Oh dear

There is a Wikileaks fiasco going about. Der Spiegel has what looks like a plausible story. If you read the Wikileaks version after that, the latter looks rather incomplete and self-serving. The Grauniad also says “not us guv” which isn’t quite true: if they hadn’t been dumb enough to publish the password, all would have been well. But assuming DS has this right, fundamentally this is a Wikileaks foul up.

h/t Bruce (not Steve) Schneier.

[Update: no-one has dented the DS story as far as I can see. So I think that, as told, this remains fundamentally a WL foul up. However (whilst I think the Grauniad were correct to believe that the password they’d got was now irrelevant) they (a) should not have published it, just on general sanity grounds (b) they should not have published it because they could not be confident that they hadn’t ended up with a backup of the file themselves, somewhere]

Schneier confuses life with death

Steve [*] Schneier (security expert and tee-shirt provider to the cognoscenti) has a post in which he pokes at the massive costs of counter-terrorism, apparently out of all proportion to the threat. However, he has a bizarrely wrong calculation: I quote:

The death toll of all these is… sixteen deaths in the U.S. to terrorism in the past ten years. Given the credible estimate that we’ve spent $1 trillion on anti-terrorism security (this does not include our many foreign wars), that’s $62.5 billion per life saved. Is there any other risk that we are even remotely as crazy about?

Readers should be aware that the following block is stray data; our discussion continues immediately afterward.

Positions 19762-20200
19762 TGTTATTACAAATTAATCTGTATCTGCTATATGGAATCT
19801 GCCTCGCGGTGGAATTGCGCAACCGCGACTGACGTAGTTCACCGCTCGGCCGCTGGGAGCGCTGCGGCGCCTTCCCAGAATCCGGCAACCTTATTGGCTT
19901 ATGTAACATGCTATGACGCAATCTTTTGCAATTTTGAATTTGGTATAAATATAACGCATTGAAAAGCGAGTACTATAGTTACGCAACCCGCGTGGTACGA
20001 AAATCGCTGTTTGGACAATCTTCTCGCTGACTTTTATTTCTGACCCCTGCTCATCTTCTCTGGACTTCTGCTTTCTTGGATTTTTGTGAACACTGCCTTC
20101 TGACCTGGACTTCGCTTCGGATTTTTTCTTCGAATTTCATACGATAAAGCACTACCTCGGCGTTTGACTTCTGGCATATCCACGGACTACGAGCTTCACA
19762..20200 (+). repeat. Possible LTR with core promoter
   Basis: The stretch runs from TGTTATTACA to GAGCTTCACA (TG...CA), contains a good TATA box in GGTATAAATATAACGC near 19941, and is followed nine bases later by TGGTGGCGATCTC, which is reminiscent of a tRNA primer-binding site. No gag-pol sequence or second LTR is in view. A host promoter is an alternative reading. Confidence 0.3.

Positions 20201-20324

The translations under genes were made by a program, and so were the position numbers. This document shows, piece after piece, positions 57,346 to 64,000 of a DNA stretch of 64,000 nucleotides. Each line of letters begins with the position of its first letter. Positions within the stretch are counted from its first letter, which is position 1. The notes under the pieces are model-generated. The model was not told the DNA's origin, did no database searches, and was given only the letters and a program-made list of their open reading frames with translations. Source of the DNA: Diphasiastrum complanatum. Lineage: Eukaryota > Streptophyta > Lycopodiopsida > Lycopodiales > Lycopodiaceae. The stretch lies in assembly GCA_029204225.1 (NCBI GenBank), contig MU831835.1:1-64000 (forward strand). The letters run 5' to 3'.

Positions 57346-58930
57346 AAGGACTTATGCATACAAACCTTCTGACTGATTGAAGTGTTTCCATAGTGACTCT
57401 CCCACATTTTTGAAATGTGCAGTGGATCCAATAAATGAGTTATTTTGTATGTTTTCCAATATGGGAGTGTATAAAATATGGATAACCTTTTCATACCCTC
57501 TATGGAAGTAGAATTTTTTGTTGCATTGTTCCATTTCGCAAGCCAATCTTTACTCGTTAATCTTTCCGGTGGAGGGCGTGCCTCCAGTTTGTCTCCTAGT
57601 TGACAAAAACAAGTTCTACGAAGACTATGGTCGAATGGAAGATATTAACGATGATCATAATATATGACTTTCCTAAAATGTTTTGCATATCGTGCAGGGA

I’m happy with the last sentence, but not the one before it: no Steve, that is $62.5 billion per person killed not per person saved. We’ve got no idea form the info you quote how many people were saved, so we can’t do the calculation you want to.

This obvious point is made in the comments, and SS even answers there, apparently failing to get the point. Certainly, he has updated the post several times, but still hasn’t corrected this rather basic blunder.

And just so I’m not being purely negative in this post, here is a nice picture from mt:

(I don’t agree with the exact shape, but the concept is correct)

[*] Ahem. See comments.

[Update: in the comments, MV manages to find a way to make BS’s numbers work. I think it is somewhat smoke-n-mirrors, but the logic seems fine:

We assume that spending more resources leads to fewer deaths, but not to none. And we adopt the simplest possible model of this, viz:

R = k / D

Therefore, the cost of preventing one more death is (approximately) 1.dR/d(-D), which is

k / D^2 = R / D

Neat, eh?]